It took two replays, one snow blizzard and no goalkeeping gloves, but the FA Cup may just have been saved thanks to Tuesday night’s two third round replays.
As TV spectacles go, up until last night the FA Cup third round had been a mess of poor scheduling and all-too-familiar all-Premier League ties.
Bafflingly, despite five days of football from Friday evening to Tuesday night, the 3pm live TV blackout on Saturday afternoons meant neither the BBC nor BT Sport were able to show an FA Cup match when everyone actually wanted to watch it.
It’s appropriate, then, that the two best games of the round have turned out to be replays, when no one beyond the two sets of fans know a match is on until they plonk themselves in front of the TV after work.
West Ham United v Everton showed what happens when Premier League clubs actually remember how to fight and scrap for a win. Everton were 1-0 down already when their midfielder Aiden McGeady was sent off, but took the game into extra time thanks to an equalising Kevin Mirallas free-kick.
The scoreline was 2-2 after 120 minutes, leaving Hammers goalkeeper Adrian to save first Steven Naismith’s penalty and then the day by scoring the winning spot kick in a 9-8 shootout win. (He even remembered to take his gloves off before converting the winner.)
“It was nothing like a Premier League game if I’m honest with you”, West Ham boss Sam Allardyce said afterwards. High praise indeed for a tournament that has struggled to inspire the top flight in recent years.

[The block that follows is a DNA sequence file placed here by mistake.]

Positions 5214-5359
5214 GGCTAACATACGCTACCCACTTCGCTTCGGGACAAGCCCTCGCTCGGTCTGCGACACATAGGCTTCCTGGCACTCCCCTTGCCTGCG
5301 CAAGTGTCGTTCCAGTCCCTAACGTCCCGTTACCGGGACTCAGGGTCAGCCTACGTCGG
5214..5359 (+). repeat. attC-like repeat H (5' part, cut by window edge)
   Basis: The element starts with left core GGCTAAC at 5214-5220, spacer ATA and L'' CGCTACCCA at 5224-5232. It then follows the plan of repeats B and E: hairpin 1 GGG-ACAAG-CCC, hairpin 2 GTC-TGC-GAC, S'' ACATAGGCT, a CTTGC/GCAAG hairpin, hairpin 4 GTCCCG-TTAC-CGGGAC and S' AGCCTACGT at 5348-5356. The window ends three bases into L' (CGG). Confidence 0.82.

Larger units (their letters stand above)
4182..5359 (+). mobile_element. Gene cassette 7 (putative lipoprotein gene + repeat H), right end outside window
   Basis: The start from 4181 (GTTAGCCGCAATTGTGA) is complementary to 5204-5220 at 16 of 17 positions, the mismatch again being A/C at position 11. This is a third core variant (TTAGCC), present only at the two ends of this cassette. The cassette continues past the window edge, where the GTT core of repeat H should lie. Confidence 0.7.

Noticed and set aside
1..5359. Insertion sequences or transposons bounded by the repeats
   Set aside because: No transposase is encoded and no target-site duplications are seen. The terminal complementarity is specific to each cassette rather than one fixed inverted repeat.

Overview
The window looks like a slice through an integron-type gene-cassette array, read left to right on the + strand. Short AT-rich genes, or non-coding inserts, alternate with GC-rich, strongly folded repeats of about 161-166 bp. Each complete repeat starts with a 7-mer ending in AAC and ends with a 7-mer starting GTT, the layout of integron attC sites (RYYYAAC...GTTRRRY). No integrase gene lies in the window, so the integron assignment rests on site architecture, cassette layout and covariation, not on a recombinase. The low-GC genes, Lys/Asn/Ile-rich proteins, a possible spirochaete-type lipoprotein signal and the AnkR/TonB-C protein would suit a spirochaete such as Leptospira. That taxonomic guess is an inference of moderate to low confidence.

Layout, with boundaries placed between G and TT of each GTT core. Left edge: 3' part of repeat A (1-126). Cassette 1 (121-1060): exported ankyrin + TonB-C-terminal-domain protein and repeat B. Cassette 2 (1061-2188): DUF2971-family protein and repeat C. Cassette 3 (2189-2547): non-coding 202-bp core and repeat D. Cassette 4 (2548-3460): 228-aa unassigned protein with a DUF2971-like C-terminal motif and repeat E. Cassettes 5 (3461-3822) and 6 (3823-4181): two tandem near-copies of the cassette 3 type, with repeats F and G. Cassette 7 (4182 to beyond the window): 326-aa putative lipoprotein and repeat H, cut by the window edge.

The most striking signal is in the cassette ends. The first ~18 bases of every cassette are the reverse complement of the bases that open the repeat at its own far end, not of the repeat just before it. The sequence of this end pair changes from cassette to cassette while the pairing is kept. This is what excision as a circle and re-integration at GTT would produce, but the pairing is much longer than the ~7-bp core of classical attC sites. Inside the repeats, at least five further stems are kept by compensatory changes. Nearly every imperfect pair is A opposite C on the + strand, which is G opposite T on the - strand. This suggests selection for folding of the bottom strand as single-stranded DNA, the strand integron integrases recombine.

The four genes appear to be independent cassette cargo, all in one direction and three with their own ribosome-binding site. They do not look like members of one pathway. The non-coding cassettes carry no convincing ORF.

One Cup tie like this was enough, but Tuesday night saw another replay make the FA Cup fizz again.
Wolves v Fulham, already a blizzard of emotions following the death of former Wolves owner Sir Jack Hayward, ended in a literal blizzard as snow sagged on the Molineux pitch. Hugo Rodallega scored the winning penalty for Fulham, setting up an away fourth round tie with Premier League Sunderland.
Do these riveting ties prove that replays should be abolished? It would certainly have added extra urgency to what was a flabby third round weekend. There was a desperation in Tuesday’s double extra time, a white-of-the-eyes fear of losing that you just don’t get if you know a replay is on the cards.
Then again, if you take FA Cup replays away, you deny smaller clubs the chance to take a Premier League club “back home”, with all the financial and feel-good rewards that entails.
Perhaps Tuesday was a happy blip, a reminder that the “Magic of the Cup” doesn’t just belong to the hackneyed sales pitch of a TV broadcaster. We’ll find out this Wednesday when Ipswich Town play Southampton (7:30pm, BBC1). Two teams performing above expectation in their respective leagues, yet neither with a recent major Cup honour to their name. The omens are good.